High on the list for “Most Annoying Things in Life” for many people is robocalls. They come in several forms, and while all of them are annoying, a few can be downright dangerous. Often, the calls are a solicitation of some kind, but sometimes an actual person is “voice phishing” for your personal information and/or attempting to have you send them money. I am sure many of us have either experienced this or know of someone who has. It is fresh on my mind, as I have been a recent target of calls purportedly selling some form of Aetna insurance. The recorded message on my voice mail is always the same.
I think the first (and best) line of defense is common sense. It’s very rare that any company would call and ask for a full social security number or credit card number over the phone. Most experts agree that asking questions and asking for callback information is always a good idea. Certainly, if you are ever unsure, simply hang up!
Because many robocallers can block caller ID information, it is a good policy to not even answer the phone if you don’t recognize the number. I know when I get these types of calls on my cellphone, allowing the call to go to voicemail results in either no message, or a pre-recorded message that I just ignore and delete.
Other options for robocall prevention:
- Use features built into your phone. I am an iPhone user, and if I tap the lower case “i” with the circle around it next to the missed call, I can scroll down and select “Block this caller.” I do this as often as I can, and it certainly has helped to mitigate some of the calls. Note that you can “Unblock” if you ever do this accidentally.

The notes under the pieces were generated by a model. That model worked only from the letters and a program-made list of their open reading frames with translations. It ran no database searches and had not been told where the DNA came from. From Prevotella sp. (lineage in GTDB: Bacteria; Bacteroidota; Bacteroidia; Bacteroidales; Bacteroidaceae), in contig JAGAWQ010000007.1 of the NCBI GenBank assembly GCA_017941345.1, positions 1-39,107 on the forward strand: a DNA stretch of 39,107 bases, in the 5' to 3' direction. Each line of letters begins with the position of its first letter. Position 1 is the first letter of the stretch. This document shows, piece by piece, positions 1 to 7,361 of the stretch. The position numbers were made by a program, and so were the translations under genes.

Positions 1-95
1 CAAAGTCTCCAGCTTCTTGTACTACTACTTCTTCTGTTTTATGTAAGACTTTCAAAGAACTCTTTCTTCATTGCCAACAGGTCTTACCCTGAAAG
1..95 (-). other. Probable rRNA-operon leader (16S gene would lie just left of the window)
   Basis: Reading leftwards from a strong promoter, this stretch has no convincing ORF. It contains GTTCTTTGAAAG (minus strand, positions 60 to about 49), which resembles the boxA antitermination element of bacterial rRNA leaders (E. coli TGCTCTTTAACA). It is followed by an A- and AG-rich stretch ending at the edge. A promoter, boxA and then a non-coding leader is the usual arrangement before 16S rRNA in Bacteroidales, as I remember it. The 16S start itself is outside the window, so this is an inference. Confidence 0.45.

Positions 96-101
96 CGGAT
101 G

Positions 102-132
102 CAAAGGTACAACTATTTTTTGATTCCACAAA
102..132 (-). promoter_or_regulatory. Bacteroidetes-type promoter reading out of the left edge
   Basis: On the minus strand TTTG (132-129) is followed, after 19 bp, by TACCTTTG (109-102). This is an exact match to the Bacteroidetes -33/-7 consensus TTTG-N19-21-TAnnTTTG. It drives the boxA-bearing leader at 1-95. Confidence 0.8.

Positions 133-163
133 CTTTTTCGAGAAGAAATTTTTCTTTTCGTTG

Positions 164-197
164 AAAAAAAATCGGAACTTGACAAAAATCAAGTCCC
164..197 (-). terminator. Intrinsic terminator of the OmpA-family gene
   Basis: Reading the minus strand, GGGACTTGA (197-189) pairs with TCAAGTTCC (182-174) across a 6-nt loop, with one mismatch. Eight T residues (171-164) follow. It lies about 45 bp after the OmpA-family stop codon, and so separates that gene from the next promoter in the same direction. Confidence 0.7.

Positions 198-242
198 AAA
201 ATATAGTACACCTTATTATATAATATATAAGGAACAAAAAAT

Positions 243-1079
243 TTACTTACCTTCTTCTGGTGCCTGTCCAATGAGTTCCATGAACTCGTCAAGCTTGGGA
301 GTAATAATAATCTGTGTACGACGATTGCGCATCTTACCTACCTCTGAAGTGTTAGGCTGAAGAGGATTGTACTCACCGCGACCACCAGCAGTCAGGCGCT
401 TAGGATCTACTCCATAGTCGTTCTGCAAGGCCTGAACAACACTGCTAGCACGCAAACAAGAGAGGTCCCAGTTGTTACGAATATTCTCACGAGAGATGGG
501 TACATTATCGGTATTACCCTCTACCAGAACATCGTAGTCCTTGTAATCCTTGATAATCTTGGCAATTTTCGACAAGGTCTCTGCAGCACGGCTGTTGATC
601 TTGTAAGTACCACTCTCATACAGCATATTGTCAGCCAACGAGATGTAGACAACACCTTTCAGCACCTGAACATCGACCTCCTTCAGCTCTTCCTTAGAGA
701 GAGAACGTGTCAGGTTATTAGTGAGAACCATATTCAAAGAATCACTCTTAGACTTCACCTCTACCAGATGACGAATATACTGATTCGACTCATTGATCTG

- Call-blocking devices. These are used on home and office phones and usually use a database of known spam numbers.
- Finally, your own carrier (Verizon, AT&T, etc.) may offer some services to provide a solution. Check with your provider via web or phone to explore options.
Unfortunately, the Do Not Call List hasn’t done much to prevent these calls. While it’s still a good idea to put your numbers on the list, the robocalling software has adapted and can change the numbers from which it calls. Because the programs can make thousands of calls a day, it can be difficult—if not impossible—to stop them all.
I found a more comprehensive list of options and current scams on Verizon’s website: https://www.verizon.com/about/responsibility/frauds-and-scams. Full disclosure, my wife works for Verizon, but I found this on my own! Speaking of Verizon and my wife, our kids recently visited her office and pretended to work from her desk. Here’s a pic of our middle daughter pretending to set up a meeting. Or maybe she’s doing some phishing??? I certainly wouldn’t trust her with my personal info!